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Non-Corporate Corporate Venturing: The Rise of VCaaS

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This week I am going to spice it up with VC innovation. Have you ever heard of Bain’s Venture Capital as a Service (VCaaS) platform? If you haven’t, stay tuned to understand why this model has gained the attention of some of the biggest names in the corporate, start-up and consulting ecosystems.


What is VCaaS?

The most traditional way big contemporary multinationals stay in touch with investing in the start-up world is through the Corporate Venture Capital (CVC) model [1]. It consists of an internally devised department that follows the trends and venture opportunities that may be beneficial to the organization [2]. The theoretical reasoning behind this is that said batch not only seeks to find the most profitable investments but is acutely focused on creating strategic cohesion in those long-term investments. Although current figures support this thesis, the costly endeavor of setting up this type of internalized or directly subsidiary branch is something that many corporate executives don’t desire to venture into [3].

Thus, the most recent transformation has seen the creation of a model where the start-up investment analysis is either partially or completely externalized to an organization or team of pure VC focus [1]. And yes, in case you were wondering for even a second, the prospects have mainly emerged from Silicon Valley as usual. Bain, Pegasus Tech Ventures, Redstone, Touchdown Ventures and all the other major players in the space have leveraged global networks and experience that allow large multinationals to simply put a finger on the map and give an investment threshold, leaving the rest to the service provider [3].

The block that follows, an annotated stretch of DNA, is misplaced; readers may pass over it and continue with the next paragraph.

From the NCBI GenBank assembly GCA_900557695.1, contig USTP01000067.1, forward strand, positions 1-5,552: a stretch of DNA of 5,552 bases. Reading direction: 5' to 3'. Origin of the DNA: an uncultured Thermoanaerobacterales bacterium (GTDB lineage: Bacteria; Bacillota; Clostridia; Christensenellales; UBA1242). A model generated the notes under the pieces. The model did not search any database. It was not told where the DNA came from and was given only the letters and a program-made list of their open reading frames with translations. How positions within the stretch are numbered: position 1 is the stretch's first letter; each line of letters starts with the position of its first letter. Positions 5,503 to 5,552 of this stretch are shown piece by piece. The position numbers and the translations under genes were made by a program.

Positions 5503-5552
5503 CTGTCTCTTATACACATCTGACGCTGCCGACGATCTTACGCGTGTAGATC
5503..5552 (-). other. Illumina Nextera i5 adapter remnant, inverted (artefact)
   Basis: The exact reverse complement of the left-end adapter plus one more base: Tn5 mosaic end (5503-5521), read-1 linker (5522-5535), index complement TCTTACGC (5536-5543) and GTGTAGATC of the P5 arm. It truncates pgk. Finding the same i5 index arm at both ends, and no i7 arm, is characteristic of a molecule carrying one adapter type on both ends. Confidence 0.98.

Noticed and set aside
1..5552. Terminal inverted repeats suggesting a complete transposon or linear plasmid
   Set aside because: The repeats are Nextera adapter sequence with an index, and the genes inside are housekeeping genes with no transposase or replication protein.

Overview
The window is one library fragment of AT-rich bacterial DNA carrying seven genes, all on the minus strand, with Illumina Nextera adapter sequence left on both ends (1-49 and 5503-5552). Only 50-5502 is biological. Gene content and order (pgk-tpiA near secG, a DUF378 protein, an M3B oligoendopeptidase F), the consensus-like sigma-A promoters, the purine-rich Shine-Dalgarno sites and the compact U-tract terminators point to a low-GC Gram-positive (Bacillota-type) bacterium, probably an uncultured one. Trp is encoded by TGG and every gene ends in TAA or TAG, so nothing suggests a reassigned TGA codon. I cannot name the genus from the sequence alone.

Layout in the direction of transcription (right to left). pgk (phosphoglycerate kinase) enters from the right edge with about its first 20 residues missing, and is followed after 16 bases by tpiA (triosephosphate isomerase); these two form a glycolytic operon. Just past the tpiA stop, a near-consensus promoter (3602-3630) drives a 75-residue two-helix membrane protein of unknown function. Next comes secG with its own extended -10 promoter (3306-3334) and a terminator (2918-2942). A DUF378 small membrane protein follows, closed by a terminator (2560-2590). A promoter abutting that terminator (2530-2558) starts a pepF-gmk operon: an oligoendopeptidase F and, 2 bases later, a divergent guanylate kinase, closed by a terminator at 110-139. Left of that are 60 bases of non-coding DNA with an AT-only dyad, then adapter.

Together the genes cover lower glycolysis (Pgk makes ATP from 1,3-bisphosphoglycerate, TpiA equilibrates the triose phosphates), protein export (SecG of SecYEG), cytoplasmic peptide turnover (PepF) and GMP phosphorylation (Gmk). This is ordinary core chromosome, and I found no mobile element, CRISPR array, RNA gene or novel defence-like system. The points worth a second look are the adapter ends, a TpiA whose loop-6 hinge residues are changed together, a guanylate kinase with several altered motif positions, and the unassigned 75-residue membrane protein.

A Rising Model of Innovation?

Although the CVC model has been working exponentially well for leading companies ranging from Google to Salesforce, at this rate of innovation it seems unlikely that the VCaaS phenomena will not gain further traction [4]. Where internal departments for innovation have not been already set up, the simplicity of outsourcing the matter is far too attractive for pressured executives thinking about rising costs. In organizations in which they exist, dismantling them is not necessary for VCaaS presence. They can substantially extend their geographic reach without a significant rise in costs. Also, upon the rise of this mixed model, VCaaS might slowly but surely overtake the internally built, less well-networked and far more costly CVC structure [1].

Perhaps the concluding question aspiring consultants should be asking themselves is whether Bain has spent their resources and efforts to design this service wisely. By now you must know they usually foresee the trends far before the rest of the market. My pro-VCaaS view is clear but that question is the one I’ll leave for you to reflect on.

Written by Iñigo Sancho, Chief Research Officer at KJC



[1] Bain & Company

Written by Iñigo Sancho, Chief Research Officer at KJC

[2] Forbes agility-for-corporations/?sh=abbe636cc3de

[3] CB Insights

[4] Boston Consulting Group


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